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Reflecting on child abuse

FRIDAY marks the end of 16 Days of Activism against Gender-Based Violence under the theme ‘Orange the World: End Violence Against Women Now.’ The campaign is meant to raise awareness globally in order to prevent and eliminate violence especially against women and girls. The 16th day of the commemoration is also Human Rights Day; this year, it will be celebrated on December 10 under the theme ‘Equality – Reducing inequalities, advancing human rights. It is through the commemoration of the day that children and young people are enlightened that they have the same rights as adults. On the day in 1948, the United Nations General Assembly adopted the Universal Declaration of Human Rights to advocate for the rights of all human beings regardless of race, colour, sex, language, political or other opinion, social background, among others. The inclusion of Human Rights Day as part of the 16 days demonstrates that gender-based violence (GBV) in whatever form, constitutes an infringement of the rights of victims, including children. What is of concern is the several reports of GBV cases against children during this year’s commemoration, in spite of the initiatives by Government and stakeholders to eliminate all forms of violence in communities. Some cases include physical and sexual abuse, imprisonment, child labour and early marriages. According to a World Vision report, Zambia has one of the highest child marriage rates in the world, with 42 percent of women aged 20-24 years married by the age of 18. Because of statistics, some stakeholders have decided that the campaign is no longer a fight for only 16 days every year; it will be a daily fight if the vice is to be eliminated because of the negative effects violence has on children. It is a fact that children as victims of violence usually suffer from low self-esteem, they have identity issues, and they have a distorted self-image. Most times, they do not have much confidence and they tend to make wrong life choices because they depend on the opinion of abusers which is not always in their best interest. As a result of violence, some children suffer from self-guilt and they always have fear within themselves even when they have not done anything wrong; these feelings are based on the emotional and psychological messages relayed by the perpetrator. For instance, child victims always live in a state of fear and are unable to develop any level of confidence. Research has shown that in some cases, children who have been victims of abuse tend to become abusers because they believe that violence is a normal way of life. Child victims of abuse tend to become loners who prefer to isolate themselves from friends and peers. They are unable to cultivate friendships because they believe that others will not understand what they are going through and they have trust issues. Most times, they are unwilling to ask for help; they would rather suffer alone in silence.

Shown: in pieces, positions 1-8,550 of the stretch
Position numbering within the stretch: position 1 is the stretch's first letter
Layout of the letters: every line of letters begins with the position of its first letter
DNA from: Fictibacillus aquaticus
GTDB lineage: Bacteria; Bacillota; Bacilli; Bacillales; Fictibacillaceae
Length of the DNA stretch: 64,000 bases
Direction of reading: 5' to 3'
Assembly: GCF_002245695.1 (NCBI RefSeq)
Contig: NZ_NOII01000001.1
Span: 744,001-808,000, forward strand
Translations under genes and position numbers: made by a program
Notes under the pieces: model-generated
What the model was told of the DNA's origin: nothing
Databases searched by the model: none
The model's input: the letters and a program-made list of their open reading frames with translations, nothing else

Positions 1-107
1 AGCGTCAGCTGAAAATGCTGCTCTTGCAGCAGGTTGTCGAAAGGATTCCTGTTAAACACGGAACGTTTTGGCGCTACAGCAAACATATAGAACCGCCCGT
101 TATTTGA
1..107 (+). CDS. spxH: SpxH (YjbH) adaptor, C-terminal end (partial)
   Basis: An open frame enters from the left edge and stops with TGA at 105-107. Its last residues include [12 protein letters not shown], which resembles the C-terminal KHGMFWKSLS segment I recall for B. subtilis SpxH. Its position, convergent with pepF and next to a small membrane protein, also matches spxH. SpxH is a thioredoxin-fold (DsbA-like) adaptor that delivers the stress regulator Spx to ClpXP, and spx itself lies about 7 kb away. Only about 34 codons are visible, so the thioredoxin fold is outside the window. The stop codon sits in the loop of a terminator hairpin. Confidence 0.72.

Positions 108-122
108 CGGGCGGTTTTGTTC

For some children, talking about their abusers is viewed as a betrayal because of the power abusers have over their victims. They feel guilty about speaking ill of their abuser and they do not want to see them punished. They will actually sympathise with their abusers and are willing to do anything possible to cover up for them; the lack of cooperation from child victims makes it difficult to punish perpetrators. This is where fast track courts are critical as they protect victims from being intimidated by their abusers during the judicial process. The effects of abuse, whether emotional, physical or sexual, can be severe and long lasting; it can take a very long time for the victim to heal. In children, violence can affect brain development and their ability to have healthy and meaningful relationships. The fight to eliminate violence and uphold the rights of children calls for a multi-layered approach that permeates all level of society. The fight to eliminate violence against children and infringing on their rights should not be a seasonal activity but should be adopted as a lifestyle if the world is to end violence against children! Covid-19 is real; stay at home and keep safe! Remember, children are our future, until next week, take care. For comments:pcmalawochilufya@yahoo.com



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